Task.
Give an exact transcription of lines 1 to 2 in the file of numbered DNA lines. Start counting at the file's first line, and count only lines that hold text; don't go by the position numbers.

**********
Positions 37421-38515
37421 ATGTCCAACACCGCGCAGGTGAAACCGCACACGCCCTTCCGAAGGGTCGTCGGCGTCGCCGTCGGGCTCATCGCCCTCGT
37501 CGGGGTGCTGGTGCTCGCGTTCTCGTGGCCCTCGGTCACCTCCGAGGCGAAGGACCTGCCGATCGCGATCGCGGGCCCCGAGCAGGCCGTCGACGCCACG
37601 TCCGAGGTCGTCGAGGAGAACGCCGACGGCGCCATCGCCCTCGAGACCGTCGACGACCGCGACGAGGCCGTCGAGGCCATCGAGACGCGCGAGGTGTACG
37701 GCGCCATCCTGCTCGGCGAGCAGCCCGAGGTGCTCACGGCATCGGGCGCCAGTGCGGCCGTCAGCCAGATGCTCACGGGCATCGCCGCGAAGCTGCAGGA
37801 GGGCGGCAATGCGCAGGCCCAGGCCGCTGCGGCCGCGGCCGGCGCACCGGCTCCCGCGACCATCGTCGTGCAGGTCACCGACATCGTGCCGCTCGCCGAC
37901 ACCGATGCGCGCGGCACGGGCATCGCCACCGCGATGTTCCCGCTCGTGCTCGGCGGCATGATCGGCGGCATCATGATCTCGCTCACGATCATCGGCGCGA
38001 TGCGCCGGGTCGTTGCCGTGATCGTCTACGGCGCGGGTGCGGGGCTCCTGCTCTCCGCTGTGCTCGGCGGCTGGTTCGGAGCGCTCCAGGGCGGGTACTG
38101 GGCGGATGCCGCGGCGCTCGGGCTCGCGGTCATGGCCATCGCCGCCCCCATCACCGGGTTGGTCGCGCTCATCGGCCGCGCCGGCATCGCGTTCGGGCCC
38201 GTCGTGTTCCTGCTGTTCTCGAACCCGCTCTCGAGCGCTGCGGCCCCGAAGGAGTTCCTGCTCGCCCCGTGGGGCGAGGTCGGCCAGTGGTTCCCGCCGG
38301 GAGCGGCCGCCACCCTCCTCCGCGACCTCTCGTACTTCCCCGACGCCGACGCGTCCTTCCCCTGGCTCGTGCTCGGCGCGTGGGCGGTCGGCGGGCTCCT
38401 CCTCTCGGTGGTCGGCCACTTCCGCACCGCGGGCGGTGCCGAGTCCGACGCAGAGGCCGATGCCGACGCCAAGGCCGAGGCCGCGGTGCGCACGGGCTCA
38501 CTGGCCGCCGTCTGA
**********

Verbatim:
Positions 37421-38515
37421 ATGTCCAACACCGCGCAGGTGAAACCGCACACGCCCTTCCGAAGGGTCGTCGGCGTCGCCGTCGGGCTCATCGCCCTCGT